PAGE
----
When Erik Karlsson was told he was being named Ottawa Senators captain in a Wednesday afternoon meeting with Eugene Melnyk, Bryan Murray and Paul MacLean, he was sworn to secrecy.

The club wanted to announce the news at a splashy news conference early Thursday morning and they wanted the new captain to be tight-lipped until then.

However, Karlsson couldn't help but share his good news with a couple of trusted people in his inner circle. First, he phoned his father in Sweden Wednesday night to tell him about the captaincy. And then early Thursday morning, he had a 40-minute phone conversation with the man who knows the role of captain in Ottawa better than anybody else: Daniel Alfredsson.

In a twist of fate, Karlsson was named captain of the team exactly 15 years to the date that Alfredsson was bestowed the same honor back in 1999. In some ways, there is a direct parallel between the two situations. Both are inheriting the captaincy from a player who wore jersey No. 19 and left town under less than ideal circumstances. In the case of Alfredsson, he took over the captaincy when Alexei Yashin decided to sit out the 1999-2000 campaign because of a contract dispute. And this year, the captaincy became vacant in Ottawa when Jason Spezza decided to ask for a trade at the end of the season.

For Karlsson, the phone conversation with Alfredsson was certainly not out of the norm. In fact, the two speak to each other once or twice a week on the phone. He said Alfredsson was genuinely happy for him to assume his old role in Ottawa.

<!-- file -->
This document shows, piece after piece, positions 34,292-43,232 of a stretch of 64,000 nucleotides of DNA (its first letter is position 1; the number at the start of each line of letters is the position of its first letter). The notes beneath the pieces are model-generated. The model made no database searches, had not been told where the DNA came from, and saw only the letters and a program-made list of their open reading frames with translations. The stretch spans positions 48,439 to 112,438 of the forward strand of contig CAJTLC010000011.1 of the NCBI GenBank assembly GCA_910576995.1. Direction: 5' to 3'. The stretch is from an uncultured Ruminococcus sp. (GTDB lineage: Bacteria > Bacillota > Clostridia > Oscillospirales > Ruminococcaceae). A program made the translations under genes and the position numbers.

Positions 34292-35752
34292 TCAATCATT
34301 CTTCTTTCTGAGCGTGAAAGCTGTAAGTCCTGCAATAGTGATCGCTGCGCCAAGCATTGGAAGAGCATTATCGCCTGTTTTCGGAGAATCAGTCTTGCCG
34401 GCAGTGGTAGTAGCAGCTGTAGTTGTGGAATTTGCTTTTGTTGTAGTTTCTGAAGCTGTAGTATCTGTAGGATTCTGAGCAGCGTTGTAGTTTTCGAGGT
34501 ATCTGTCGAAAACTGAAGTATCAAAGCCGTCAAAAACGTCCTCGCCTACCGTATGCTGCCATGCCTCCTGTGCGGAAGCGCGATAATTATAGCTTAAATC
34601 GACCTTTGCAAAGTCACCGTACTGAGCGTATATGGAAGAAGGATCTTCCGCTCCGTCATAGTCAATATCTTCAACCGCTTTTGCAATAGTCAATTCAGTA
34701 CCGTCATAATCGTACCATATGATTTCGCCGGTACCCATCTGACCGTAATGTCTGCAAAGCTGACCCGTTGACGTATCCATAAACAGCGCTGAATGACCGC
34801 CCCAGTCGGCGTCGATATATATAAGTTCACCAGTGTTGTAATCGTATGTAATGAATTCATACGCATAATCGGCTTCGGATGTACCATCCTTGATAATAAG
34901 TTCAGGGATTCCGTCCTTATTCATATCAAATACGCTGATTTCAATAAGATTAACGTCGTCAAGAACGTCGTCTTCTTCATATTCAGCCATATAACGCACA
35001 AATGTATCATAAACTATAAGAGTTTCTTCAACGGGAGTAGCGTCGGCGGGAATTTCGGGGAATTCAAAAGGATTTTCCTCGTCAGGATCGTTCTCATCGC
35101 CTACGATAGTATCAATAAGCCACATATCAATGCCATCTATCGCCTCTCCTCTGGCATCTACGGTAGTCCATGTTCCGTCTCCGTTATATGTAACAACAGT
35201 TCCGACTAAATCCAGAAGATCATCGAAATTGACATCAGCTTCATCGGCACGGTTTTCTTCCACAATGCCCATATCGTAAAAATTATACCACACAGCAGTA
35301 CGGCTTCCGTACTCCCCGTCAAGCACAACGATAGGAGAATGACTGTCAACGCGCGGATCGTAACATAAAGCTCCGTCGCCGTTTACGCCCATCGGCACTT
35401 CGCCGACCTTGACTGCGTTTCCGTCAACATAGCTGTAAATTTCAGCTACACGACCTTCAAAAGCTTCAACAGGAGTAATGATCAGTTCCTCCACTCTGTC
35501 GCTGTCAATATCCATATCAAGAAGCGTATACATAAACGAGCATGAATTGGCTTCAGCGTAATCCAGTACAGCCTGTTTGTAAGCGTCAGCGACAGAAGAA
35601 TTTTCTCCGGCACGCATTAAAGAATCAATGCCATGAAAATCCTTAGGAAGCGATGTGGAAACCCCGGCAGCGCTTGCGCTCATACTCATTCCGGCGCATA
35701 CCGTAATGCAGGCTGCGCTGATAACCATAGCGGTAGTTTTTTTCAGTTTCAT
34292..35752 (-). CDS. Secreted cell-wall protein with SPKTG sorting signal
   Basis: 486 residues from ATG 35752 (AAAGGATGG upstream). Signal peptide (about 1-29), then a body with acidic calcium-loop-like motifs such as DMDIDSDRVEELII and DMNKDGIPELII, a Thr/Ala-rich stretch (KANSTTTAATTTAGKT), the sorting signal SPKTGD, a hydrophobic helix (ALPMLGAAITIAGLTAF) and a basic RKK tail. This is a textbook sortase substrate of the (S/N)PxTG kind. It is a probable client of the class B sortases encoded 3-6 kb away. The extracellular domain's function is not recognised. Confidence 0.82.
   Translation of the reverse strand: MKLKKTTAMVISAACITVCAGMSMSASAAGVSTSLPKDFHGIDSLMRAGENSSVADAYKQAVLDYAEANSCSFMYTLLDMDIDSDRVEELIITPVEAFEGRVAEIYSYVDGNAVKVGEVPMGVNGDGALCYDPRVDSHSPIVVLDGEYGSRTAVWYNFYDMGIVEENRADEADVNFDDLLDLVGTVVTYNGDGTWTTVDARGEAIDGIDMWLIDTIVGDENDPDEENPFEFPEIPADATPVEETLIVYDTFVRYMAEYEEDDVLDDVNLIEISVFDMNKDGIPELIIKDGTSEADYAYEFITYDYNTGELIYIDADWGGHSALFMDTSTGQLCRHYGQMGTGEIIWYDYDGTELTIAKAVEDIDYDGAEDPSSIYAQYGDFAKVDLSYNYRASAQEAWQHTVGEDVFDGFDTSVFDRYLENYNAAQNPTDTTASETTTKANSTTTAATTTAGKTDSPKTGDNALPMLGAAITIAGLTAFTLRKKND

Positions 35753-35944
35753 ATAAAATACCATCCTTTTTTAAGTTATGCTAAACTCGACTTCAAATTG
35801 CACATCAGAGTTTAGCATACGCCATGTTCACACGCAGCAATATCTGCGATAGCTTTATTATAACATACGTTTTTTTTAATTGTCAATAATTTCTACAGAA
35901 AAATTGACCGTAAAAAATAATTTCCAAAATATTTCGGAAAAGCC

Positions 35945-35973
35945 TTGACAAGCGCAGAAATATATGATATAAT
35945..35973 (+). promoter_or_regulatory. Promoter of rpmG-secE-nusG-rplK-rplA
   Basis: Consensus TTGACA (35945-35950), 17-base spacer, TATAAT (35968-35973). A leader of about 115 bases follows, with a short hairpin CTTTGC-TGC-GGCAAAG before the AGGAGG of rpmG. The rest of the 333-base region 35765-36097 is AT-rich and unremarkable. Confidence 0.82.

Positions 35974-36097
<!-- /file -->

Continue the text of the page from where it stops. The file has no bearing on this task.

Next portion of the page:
"I just called him to let him know what was going on. He was really happy for me and he thought that I would be ready for it and that it would be a good thing for my career, for this organization and this team," Karlsson said.

This wasn't the first time the two had spoken about Karlsson possibly assuming the Senators captaincy. They spent a majority of the summer together in Sweden, where Karlsson said he had numerous conversations with Alfredsson about the ultimate leadership role in Ottawa.

"We're really close friends. Just being around him from such a young age when I got here and seeing how he acts around people, sSometimes you don't have to ask questions, you can just pick it up," Karlsson said of Alfredsson's influence on him. "I've been really fortunate that way to become really good friends and to look up to him and take after him in certain areas."

But Karlsson is also quick to point out that he simply won't be an Alfredsson clone as the Senators new captain.

"I'll never be Alfie. I'll never be Spezz. I'll never be anybody else," he said when wrapping up his media scrum on Thursday morning. "I'll just be myself and I'll lead in a different way than other players will. No one should shape themselves exactly after somebody else. I was fortunate enough to be around Alfie and take the best things from him and also Spezza, Phillips and Neiler. It helps shape you into who you want to be."